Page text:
Richard Fletcher has been leading an important line of empirical research for us in the last few years, giving evidence-based answers to a series of important questions around the implications of people’s increasing reliance on algorithmically-curated services like search engines and social media when accessing news.
The latest installment is a piece examining reliance on search engines, which we find drive what we call “automated serendipity” and (controlling for other factors) leads people to sources they would not have used otherwise.
Like our previous work on social media, in challenges widely held assumptions about the role of digital media. As in several other studies (e.g. this), we find no evidence of “filter bubbles” — if anything, the opposite.
Abstract and three key figures below and full article (open access) here.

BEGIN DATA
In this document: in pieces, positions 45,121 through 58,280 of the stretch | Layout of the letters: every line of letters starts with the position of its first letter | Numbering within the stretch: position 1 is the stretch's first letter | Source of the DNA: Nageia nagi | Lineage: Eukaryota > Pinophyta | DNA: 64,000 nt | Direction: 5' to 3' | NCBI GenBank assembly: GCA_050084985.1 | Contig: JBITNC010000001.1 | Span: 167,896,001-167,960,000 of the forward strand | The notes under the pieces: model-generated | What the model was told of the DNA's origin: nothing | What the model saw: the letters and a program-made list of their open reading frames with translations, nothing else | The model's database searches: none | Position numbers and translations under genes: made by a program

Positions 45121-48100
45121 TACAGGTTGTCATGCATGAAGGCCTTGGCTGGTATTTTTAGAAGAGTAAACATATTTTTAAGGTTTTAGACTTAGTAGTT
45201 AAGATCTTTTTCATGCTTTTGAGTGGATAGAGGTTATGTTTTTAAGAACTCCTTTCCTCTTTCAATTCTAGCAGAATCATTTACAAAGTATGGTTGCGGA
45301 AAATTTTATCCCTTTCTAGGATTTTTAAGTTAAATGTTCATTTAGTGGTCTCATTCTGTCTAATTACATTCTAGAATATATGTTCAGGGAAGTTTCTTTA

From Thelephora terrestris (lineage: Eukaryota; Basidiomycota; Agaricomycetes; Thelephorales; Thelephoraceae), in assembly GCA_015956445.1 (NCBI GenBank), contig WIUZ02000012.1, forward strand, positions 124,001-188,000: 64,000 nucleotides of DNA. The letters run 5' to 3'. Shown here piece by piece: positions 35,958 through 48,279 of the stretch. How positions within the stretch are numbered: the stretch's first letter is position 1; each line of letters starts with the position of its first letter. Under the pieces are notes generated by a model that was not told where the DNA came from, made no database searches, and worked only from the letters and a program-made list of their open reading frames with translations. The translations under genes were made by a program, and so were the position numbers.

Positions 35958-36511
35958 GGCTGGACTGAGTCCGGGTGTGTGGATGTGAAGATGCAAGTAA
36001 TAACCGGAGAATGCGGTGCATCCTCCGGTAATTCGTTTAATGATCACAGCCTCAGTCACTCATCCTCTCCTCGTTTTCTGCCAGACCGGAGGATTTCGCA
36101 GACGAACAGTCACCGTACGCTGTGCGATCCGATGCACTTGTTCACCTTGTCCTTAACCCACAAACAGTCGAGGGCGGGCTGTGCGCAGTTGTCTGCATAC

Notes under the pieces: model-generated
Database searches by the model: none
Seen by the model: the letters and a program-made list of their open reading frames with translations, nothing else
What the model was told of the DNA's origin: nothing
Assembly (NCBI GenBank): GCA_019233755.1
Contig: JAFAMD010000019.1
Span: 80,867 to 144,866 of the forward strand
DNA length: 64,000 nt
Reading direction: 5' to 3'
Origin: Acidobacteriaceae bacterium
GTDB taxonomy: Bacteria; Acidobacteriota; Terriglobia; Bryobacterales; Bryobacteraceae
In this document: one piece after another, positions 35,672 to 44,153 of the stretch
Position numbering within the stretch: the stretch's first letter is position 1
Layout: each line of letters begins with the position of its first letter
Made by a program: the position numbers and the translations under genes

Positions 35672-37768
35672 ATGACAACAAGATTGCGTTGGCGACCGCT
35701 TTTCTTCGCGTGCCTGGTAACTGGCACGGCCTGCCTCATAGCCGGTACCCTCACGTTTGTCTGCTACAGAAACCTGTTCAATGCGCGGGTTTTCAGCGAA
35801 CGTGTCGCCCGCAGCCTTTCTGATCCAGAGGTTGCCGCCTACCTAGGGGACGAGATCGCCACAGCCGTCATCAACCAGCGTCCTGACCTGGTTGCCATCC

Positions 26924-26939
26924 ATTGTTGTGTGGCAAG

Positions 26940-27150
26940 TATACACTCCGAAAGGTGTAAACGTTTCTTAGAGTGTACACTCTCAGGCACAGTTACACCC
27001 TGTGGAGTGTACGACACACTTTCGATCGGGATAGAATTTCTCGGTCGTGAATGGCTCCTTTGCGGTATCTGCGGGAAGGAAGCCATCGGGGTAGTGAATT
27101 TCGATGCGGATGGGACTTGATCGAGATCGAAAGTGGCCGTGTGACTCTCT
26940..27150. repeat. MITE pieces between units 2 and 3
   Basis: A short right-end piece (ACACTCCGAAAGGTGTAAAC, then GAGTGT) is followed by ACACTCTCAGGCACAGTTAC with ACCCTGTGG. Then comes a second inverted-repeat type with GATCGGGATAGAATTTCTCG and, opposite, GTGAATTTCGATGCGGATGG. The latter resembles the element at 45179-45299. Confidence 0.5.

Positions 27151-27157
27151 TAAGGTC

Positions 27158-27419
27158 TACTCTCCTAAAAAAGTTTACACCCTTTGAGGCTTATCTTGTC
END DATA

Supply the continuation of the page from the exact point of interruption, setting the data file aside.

Search engines are an absolutely central part of the web. Yet we know relatively little about how they shape news consumption. In this study, we use survey data from four countries (UK, USA, Germany, Spain) to compare the news repertoires of those who say they use search engines to search for news stories, and those that do not. In all four countries, and controlling for other factors, we show that those who find news via search engines (i) on average use more sources of online news, (ii) are more likely to use both left-leaning and right-leaning online news sources, and (iii) have more balanced news repertoires in terms of using similar numbers of left-leaning and right-leaning sources. We thus find little support for the idea that search engine use leads to echo chambers and filter bubbles. To the contrary, using search engines for news is associated with more diverse and more balanced news consumption, as search drives what we call “automated serendipity” and leads people to sources they would not have used otherwise.